Among them, the convolutional neural network (CNN) provides an excellent encoding performance. In the case of deep learning processes that utilize images, it is important to identify features from certain parts of the image, not handling each pixel independently. Each convolutional layer scans through the entire image in each section of the kernel in a specified size to perform tasks such as edge detection proficiently. In addition, feature expansion of a sample after encoding is possible based on the kernel size.

U-Net is a deep learning network based on CNN, and it trains images using CNN downsampling as the encoder, and CNN upsampling and ResNet as the decoder. During the downsampling process, after each CNN layer, the ReLU function is applied, and max pooling is used.

Also, U-Net has skip connections on each layer. It does not use the samples encoded during upsampling process exclusively but concatenates the samples before they are encoded. CNN encoding is fast and efficient, but there may be an overfitting issue impacting the performance if there are several successive encoding layers. During the process, skip connections add overall features that could not be detected during the encoding process to make the decoded output smoother.

As we see it, the U-Net method seems to be more efficient, especially for the MDE problem, because the convolutional layer is very proficient with edge detection and object differentiation, and the skip connections of the ResNet would also retain the features concerning the overall depth of the image.


The most commonly used open datasets when handling MDE problems are KITTI, which is taken with a LiDAR scanner during outdoor vehicle rides, and NYU-Depth, which captures indoor spaces and objects. Among these, we decided to use the NYU-Depth dataset, as it is more suitable for the Arbeon App.

The following tech stack was used to perform this project.

- Deep Learning Framework : Tensorflow
- Docker Image : tensorflow/tensorflow
- Arbeon GPU

You can 
click here to view a more detailed list of packages and libraries.

Learning results

First, it took about 3-4 hours to complete one learning cycle comprised of 15 epochs using one GPU, which means that each step took 0.6 seconds on average. We attempted with 15, 20, and 30 epochs, and in all three attempts, around 0.2 loss and 75% accuracy were recorded. Validation error and training error similarly converged.

This result was unsatisfactory compared to the results presented by Cantrell et al., and we could find a lot of room for improvement compared to SOTA ViT models (0.1 loss, 99% accuracy).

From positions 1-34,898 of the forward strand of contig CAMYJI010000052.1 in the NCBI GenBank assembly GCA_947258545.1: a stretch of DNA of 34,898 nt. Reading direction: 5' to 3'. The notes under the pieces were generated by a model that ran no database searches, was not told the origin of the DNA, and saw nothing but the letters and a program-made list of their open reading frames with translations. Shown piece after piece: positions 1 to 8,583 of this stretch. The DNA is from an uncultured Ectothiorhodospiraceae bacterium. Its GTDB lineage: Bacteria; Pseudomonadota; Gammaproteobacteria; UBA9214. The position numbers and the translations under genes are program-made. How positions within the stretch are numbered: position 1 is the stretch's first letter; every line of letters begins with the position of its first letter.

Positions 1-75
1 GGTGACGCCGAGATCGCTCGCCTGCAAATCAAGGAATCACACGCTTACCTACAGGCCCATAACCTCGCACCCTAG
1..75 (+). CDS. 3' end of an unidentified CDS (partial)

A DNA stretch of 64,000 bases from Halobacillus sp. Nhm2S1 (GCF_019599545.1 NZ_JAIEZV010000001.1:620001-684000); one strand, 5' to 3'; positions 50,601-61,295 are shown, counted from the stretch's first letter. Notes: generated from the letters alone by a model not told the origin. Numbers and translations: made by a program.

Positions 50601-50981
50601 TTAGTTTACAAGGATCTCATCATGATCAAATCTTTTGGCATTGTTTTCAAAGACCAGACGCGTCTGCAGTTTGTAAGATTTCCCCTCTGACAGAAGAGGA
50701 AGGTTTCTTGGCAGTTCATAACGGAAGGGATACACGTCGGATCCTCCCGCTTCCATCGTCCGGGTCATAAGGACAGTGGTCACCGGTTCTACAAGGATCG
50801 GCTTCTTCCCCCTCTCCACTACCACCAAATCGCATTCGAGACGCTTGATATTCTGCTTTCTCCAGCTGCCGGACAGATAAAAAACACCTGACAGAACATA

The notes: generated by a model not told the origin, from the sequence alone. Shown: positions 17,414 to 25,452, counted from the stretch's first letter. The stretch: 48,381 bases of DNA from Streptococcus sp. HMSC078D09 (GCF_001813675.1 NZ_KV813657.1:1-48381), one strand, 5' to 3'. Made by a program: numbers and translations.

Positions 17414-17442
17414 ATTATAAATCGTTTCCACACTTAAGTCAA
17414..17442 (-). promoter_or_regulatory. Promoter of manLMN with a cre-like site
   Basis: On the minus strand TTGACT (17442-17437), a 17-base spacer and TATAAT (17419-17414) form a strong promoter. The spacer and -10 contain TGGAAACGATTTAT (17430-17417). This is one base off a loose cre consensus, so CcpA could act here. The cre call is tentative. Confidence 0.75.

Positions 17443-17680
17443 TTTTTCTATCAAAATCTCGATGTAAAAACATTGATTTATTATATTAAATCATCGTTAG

Upon the case study of the output, images with simple and clear distinctions between front and back provided comparatively better results.

Inference on the left, ground truth depth map taken with LiDAR in the middle, and actual image on the right

We found two major issues.
The first was that the edge detection was not clear like the image below, and edges were blurrily inferred.

The other issue was that if the image is complex and has a lot of layers, the front side and backside could not be properly distinguished, resulting in a reverse depth map.

Besides the open dataset, we also ran an inference with the pictures taken by another intern Charlie and me, which yielded the following outcomes.

1. Relatively successful cases

2. Poor edge detection

3. Recognition problem for transparent objects

4. Reverse depth order

In looking for a model with better accuracy

We expected that CNN and skip connection could be the solution for edge detection and identifying the depth order, but the outcome did not meet our expectations. From these results, we can conclude that we need more models like ViT that are more complex but stronger. As the transformer network can pinpoint the overall features of images using context and attention, we may expect an improved outcome.

In addition, among the SOTA models, BinsFormer and DepthFormer structures provided the best performance not only in the NYU-Depth but also in KITTI datasets. So here is what I wanted to share today. You will understand a little bit better with the references provided below! Thank you for reading.


About U-Net : https://www.scitepress.org/Papers/2020/97818/97818.pdf

U-Net Code : https://github.com/siddinc/monocular_depth_estimation

ViT BinsFormer : https://arxiv.org/pdf/2204.00987.pdf

ViT DepthFormer : https://arxiv.org/pdf/2203.14211.pdf